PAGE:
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The Cost of Pet Ownership

Understanding the time and financial commitment of caring for a pet

The Cost of Pet Ownership Before you make the decision to plunge into pet parenthood, it’s important to truly understand how much your pet will cost you. Aside from the cost to purchase or adopt your pet, you will likely incur additional costs. Dog (medium) One-Time Expenses: •	Spaying/Neutering - $200 •	Collar + Leash - $30 •	Cage/Crate - $95 •	Training - $110 Annual Ongoing Dog Expenses •	Food = $319 •	Recurring Medical - $235 •	Toys/Treats - $55 •	License - $15 •	Health Insurance - $225 •	Grooming - $320  Cat One-Time Expenses •	Spaying/Neutering - $145 •	Collar + Leash - $10 •	Litter Box - $25 Annual Ongoing Cat Expenses •	Food = $224 •	Recurring Medical - $160 •	Toys/Treats - $25 •	Litter - $165 •	Health Insurance - $175  Rabbit One-Time Expenses: •	Spaying/Neutering - $145 •	Cage/Crate - $100 •	Litter Box - $25 Annual Ongoing Rabbit Expenses •	Food = $145 •	Recurring Medical - $70 •	Toys/Treats - $40 •	Litter - $208  Guinea Pig One-Time Expenses: •	Cage/Crate - $70 Annual Ongoing Expenses •	Food = $45 •	Recurring Medical - $70 •	Toys/Treats - $30 •	Litter - $144  Bird One-Time Expenses: •	Cage/Crate - $70 Annual Ongoing Expenses •	Food = $192 •	Recurring Medical - $85 •	Toys/Treats - $25  Fish One-Time Expenses: •	Aquarium Equipment - $200 Annual Ongoing Expenses - Food = $85 https://www.aspca.org/sites/default/files/pet_care_costs.pdf

The Cost of Pet Ownership
Understanding the time and financial commitment of caring for a pet

Have you been considering adding a fur-baby to your family?  Or, does your child have their eye on a creepy, crawly creature for their next birthday? Whatever the situation (or pet), before you make the decision to plunge into pet parenthood, it’s important to truly understand the commitment that you are about to make.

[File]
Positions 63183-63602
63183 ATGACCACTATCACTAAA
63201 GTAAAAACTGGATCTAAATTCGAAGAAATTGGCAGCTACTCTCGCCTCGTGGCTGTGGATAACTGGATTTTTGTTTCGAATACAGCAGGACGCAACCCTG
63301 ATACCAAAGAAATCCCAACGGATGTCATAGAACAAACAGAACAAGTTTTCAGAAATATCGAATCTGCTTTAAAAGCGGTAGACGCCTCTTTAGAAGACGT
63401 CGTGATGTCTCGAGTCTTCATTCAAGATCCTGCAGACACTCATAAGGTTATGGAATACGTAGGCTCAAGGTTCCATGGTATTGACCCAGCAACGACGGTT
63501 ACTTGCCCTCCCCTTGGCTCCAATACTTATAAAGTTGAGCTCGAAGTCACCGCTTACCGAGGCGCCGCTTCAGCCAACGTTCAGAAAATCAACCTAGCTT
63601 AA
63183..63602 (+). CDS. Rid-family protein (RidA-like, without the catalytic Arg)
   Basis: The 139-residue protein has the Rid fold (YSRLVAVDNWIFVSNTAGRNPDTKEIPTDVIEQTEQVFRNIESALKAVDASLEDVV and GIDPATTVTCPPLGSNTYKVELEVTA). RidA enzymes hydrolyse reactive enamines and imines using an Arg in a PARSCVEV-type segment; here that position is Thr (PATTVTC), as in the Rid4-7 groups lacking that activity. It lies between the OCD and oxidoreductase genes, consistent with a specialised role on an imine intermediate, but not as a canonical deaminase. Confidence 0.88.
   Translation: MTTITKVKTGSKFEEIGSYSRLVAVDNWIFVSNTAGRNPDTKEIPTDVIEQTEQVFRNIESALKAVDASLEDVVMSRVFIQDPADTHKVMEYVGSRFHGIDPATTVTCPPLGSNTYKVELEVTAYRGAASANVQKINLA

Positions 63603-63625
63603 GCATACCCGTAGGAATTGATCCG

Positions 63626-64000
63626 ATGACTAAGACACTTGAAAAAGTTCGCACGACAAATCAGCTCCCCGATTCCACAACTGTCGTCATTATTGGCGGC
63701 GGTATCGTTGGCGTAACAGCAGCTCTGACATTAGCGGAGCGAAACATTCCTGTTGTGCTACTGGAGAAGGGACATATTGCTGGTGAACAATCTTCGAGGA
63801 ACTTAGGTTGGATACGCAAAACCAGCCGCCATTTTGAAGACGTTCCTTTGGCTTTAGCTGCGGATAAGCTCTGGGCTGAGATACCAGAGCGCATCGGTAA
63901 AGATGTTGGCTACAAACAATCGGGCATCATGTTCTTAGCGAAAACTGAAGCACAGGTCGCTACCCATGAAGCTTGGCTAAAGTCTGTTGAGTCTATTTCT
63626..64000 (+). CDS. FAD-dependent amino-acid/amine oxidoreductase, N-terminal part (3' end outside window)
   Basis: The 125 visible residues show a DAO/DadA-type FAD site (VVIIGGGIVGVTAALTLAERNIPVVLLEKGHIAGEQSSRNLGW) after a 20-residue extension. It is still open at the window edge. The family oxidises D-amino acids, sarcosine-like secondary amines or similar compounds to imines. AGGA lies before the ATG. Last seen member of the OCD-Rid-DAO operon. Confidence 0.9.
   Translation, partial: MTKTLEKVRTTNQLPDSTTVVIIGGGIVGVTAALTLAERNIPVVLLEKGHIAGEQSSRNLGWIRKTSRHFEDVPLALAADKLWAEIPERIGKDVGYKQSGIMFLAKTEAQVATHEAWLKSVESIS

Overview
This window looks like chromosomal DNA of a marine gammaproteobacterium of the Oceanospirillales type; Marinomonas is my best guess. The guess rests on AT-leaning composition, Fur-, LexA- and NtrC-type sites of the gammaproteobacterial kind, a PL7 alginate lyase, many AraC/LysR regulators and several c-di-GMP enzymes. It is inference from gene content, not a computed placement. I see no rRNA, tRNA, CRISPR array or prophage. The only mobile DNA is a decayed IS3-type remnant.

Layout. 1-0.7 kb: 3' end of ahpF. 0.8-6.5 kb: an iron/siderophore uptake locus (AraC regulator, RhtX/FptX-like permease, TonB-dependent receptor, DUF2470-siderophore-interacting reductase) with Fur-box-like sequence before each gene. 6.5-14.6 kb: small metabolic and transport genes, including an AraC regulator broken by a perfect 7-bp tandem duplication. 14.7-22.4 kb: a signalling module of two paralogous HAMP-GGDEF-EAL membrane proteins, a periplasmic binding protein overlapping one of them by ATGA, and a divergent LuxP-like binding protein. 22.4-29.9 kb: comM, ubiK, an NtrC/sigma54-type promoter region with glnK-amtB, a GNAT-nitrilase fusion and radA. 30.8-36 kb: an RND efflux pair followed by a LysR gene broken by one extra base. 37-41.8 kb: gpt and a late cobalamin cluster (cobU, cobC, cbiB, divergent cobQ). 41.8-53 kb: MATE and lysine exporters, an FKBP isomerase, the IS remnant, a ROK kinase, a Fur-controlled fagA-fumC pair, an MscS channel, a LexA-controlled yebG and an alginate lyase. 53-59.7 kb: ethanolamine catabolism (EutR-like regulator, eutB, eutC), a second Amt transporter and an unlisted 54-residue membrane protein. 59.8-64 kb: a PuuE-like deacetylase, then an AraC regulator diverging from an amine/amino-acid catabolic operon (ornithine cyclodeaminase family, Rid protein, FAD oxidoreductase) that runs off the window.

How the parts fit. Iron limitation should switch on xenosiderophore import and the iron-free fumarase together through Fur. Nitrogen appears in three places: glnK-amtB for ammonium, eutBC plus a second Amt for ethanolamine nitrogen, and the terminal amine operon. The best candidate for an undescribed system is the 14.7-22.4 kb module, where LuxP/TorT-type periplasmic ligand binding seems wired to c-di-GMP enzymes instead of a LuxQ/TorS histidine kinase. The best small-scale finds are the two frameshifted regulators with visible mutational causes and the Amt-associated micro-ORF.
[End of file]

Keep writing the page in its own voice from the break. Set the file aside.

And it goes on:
Time Commitment
Adopting a pet means that you are responsible for a living creature that is 100 percent dependent on your care. Before you say yes to the pet, do you have time each day to feed and care for it? Does your daily schedule allow you to play with and/or walk a pet one or more times a day? Do you know the expected lifespan of the animal? Do you foresee having adequate time to care for it for their entire lifespan? Do you travel a lot for fun and/or for work? If so, who would care for your pet while you’re away?  These are all things that need to be considered when determining if owning a pet is right for you. If your lifestyle allows you to care for a pet, the next thing you need to consider is whether or not you can afford it.

Financial Commitment
Regardless of the type of pet you choose, there will undoubtedly be one-time, ongoing and unexpected expenses associated with it. How much depends on the type of animal and/or the breed. You should research and consider these potential expenses carefully before committing to pet ownership.

One-time Expenses
One-time expenses generally include the costs to acquire your pet and the items you will need to adequately care for them such as:

  • Purchase/Adoption Fee – this could range from zero to a couple hundred or even thousands of dollars depending on the location and/or type and breed of the animal. For example, a dog or cat can be adopted from an animal shelter for as little as $50, whereas a pet purchased from a breeder may cost hundreds or thousands of dollars.
  • Necessities – again, depending on the animal, necessities include things such as crates, beds, food bowls, aquarium equipment, collars, leashes, litter boxes, etc. The prices for these necessities can vary greatly but ASPCA provides a financial breakdown of what these items could cost you.
  • Spaying/Neutering – if you decide to spay or neuter your pet, it could cost you anywhere from $145 to $200+, according to the ASPCA. However, you could shop around at various veterinarians in your area, or even animal shelters, to see if they will provide the service at a discounted price.

Ongoing Expenses
Pets require constant care and upkeep, thus a constant impact on your wallet. Common ongoing expenses include: